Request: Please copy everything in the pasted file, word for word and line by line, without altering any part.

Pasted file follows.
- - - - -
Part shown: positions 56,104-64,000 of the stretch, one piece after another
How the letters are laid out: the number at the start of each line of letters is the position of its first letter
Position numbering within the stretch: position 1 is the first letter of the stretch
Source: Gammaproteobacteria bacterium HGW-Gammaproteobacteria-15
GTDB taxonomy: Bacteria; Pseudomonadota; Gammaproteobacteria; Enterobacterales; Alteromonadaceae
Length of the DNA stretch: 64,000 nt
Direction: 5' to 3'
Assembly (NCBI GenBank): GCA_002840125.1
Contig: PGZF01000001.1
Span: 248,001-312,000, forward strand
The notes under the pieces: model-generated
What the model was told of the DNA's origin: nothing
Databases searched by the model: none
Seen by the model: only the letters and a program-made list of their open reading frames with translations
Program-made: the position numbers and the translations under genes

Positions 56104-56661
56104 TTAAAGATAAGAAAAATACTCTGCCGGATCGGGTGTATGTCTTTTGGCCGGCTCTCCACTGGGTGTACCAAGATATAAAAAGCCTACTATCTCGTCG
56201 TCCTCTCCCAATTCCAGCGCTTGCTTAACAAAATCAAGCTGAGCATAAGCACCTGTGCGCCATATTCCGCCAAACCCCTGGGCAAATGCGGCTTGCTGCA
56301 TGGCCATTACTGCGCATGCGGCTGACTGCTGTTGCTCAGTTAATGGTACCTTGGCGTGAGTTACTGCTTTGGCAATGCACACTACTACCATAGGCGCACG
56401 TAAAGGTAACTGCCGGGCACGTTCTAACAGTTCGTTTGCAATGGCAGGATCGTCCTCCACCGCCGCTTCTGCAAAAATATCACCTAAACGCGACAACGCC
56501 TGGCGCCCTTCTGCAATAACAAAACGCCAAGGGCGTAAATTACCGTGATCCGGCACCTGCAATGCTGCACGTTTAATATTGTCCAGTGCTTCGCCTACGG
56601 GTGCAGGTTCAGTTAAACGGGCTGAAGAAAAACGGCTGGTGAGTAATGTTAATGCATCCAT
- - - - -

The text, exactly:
Part shown: positions 56,104-64,000 of the stretch, one piece after another
How the letters are laid out: the number at the start of each line of letters is the position of its first letter
Position numbering within the stretch: position 1 is the first letter of the stretch
Source: Gammaproteobacteria bacterium HGW-Gammaproteobacteria-15
GTDB taxonomy: Bacteria; Pseudomonadota; Gammaproteobacteria; Enterobacterales; Alteromonadaceae
Length of the DNA stretch: 64,000 nt
Direction: 5' to 3'
Assembly (NCBI GenBank): GCA_002840125.1
Contig: PGZF01000001.1
Span: 248,001-312,000, forward strand
The notes under the pieces: model-generated
What the model was told of the DNA's origin: nothing
Databases searched by the model: none
Seen by the model: only the letters and a program-made list of their open reading frames with translations
Program-made: the position numbers and the translations under genes

Positions 56104-56661
56104 TTAAAGATAAGAAAAATACTCTGCCGGATCGGGTGTATGTCTTTTGGCCGGCTCTCCACTGGGTGTACCAAGATATAAAAAGCCTACTATCTCGTCG
56201 TCCTCTCCCAATTCCAGCGCTTGCTTAACAAAATCAAGCTGAGCATAAGCACCTGTGCGCCATATTCCGCCAAACCCCTGGGCAAATGCGGCTTGCTGCA
56301 TGGCCATTACTGCGCATGCGGCTGACTGCTGTTGCTCAGTTAATGGTACCTTGGCGTGAGTTACTGCTTTGGCAATGCACACTACTACCATAGGCGCACG
56401 TAAAGGTAACTGCCGGGCACGTTCTAACAGTTCGTTTGCAATGGCAGGATCGTCCTCCACCGCCGCTTCTGCAAAAATATCACCTAAACGCGACAACGCC
56501 TGGCGCCCTTCTGCAATAACAAAACGCCAAGGGCGTAAATTACCGTGATCCGGCACCTGCAATGCTGCACGTTTAATATTGTCCAGTGCTTCGCCTACGG
56601 GTGCAGGTTCAGTTAAACGGGCTGAAGAAAAACGGCTGGTGAGTAATGTTAATGCATCCAT